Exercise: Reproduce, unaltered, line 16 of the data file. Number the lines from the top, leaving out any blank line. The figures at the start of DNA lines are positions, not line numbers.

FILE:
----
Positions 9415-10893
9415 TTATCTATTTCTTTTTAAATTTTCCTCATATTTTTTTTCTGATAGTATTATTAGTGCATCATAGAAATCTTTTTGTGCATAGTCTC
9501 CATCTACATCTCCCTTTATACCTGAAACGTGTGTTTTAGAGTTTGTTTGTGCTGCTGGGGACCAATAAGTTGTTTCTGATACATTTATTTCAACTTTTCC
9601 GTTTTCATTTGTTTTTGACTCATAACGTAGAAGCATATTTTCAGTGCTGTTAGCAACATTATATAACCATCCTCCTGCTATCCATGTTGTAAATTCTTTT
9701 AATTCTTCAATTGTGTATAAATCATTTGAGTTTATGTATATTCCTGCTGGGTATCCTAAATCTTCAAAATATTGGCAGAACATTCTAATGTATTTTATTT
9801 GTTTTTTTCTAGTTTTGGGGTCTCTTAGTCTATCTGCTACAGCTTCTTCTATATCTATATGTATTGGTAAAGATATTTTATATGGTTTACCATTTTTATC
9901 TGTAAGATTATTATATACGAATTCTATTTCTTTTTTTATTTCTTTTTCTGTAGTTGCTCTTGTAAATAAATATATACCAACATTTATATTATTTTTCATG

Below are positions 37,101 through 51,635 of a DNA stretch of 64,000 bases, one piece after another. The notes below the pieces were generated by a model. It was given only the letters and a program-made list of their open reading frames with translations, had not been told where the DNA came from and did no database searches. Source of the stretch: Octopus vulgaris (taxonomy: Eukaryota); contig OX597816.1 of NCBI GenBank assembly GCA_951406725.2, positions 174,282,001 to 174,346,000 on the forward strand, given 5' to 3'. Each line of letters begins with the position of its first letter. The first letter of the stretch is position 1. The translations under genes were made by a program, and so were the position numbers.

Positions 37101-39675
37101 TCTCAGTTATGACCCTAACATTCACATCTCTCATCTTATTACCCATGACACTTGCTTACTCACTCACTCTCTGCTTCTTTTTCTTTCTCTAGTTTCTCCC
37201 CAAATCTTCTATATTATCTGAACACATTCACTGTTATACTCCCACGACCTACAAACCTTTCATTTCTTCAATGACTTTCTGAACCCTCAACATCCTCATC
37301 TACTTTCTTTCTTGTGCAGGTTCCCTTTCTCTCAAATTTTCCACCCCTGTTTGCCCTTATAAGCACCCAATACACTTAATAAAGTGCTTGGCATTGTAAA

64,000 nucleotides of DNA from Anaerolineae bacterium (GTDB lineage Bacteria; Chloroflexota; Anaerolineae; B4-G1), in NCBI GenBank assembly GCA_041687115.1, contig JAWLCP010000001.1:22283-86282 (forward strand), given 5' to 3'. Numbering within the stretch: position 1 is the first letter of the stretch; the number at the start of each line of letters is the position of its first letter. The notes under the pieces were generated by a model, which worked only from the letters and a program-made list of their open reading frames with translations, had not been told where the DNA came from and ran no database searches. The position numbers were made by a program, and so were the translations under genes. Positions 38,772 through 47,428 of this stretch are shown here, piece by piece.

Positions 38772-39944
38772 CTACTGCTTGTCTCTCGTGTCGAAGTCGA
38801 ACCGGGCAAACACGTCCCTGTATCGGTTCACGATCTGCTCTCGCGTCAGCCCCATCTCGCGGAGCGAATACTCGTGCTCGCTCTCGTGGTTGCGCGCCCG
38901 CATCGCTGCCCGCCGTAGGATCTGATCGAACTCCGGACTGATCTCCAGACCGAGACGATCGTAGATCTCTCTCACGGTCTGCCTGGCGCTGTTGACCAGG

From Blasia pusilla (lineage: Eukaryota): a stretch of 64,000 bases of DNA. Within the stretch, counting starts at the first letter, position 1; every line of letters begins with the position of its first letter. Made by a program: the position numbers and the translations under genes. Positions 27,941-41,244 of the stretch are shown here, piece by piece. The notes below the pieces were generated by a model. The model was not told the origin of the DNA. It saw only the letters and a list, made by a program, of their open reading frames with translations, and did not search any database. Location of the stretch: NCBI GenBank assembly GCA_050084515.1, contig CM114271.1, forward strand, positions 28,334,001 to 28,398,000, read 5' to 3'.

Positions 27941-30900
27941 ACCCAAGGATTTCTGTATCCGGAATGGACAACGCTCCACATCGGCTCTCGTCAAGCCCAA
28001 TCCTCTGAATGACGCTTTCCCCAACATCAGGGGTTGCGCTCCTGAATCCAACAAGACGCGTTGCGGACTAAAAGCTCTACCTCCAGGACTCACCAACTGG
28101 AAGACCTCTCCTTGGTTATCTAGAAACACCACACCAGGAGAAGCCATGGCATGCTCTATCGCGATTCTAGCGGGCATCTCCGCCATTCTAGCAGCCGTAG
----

38801 ACCGGGCAAACACGTCCCTGTATCGGTTCACGATCTGCTCTCGCGTCAGCCCCATCTCGCGGAGCGAATACTCGTGCTCGCTCTCGTGGTTGCGCGCCCG